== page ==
I believe Keith Pollard Sr was the next witness called.  This is the middle Pollard, the one that was shot.  For reasons that became obvious, Keith Sr’s testimony was the most important, and not only because he was the victim.  The whole case centered around Keith Sr, his relationship with a woman named Shawana, and his tax returns.

When Keith Sr took the stand, I knew we were in for a wild ride.  For starters, he was brought in against his will.  He’d tried to flee the city when the trial began.  He’d been captured and incarcerated and brought in against his will.  He said on the stand that he was cooperating, but he only cooperated to a point.

Keith Sr couldn’t give his account straight.  He kept jumping around, not quite answering the questions given to him.  Chronologically challenged.  He was a short man with a hard edge and a little bit of swagger.  I remember noting that he had a lot of pride, and that the way he presented himself was important to him.  Not vanity.  It was more that he wanted people to know that he was tough and brave.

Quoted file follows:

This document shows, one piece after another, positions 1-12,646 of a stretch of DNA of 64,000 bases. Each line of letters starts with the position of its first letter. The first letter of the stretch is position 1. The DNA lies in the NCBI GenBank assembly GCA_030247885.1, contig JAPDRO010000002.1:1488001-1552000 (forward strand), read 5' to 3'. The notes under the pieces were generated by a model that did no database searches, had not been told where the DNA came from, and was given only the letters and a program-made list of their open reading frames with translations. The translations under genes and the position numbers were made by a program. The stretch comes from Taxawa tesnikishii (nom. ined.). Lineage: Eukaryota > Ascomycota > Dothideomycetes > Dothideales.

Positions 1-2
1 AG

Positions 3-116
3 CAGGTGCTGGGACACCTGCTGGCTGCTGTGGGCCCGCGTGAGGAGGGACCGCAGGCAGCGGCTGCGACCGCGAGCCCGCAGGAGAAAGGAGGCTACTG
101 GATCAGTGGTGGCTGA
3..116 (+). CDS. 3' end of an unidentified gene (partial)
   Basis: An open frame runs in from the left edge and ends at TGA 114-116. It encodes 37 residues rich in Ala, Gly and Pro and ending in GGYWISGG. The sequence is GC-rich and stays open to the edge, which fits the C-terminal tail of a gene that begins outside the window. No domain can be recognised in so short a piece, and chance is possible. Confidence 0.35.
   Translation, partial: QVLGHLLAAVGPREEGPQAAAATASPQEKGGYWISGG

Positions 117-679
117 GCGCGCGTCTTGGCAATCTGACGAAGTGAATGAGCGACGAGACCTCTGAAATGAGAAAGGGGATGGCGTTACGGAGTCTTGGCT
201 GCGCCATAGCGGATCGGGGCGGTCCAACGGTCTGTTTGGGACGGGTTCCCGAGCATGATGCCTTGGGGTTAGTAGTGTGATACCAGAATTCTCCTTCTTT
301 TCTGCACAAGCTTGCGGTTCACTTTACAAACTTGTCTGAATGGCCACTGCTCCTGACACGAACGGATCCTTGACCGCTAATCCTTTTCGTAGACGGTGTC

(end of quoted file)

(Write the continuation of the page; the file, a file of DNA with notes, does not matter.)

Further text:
The district attorney kept asking Keith Sr questions and expecting certain answers.  Keith Sr’s answers consistently disappointed the DA.  For example, the DA asked about where Keith Sr’s bullet wound and where he was shot.  The DA was convinced that the bullet entered the front of Keith Sr’s shoulder and went out the back.  Keith Sr kept saying that he had his back to the shooter.  That he didn’t see who shot him, and that the bullet went in his back and out the front.

I could go on and on about Keith Sr.  He was quite the character.  He had messed up teeth, big eyes, and a hot temper.  He was clearly upset about losing a job because of the case.  The reason he’d been at his parent’s apartment that night was to take care of his Mom, who has some health issues.  I remember noting that I liked Keith Sr.  I also remember noting that I didn’t think he was very credible, and I had a hard time believing his testimony.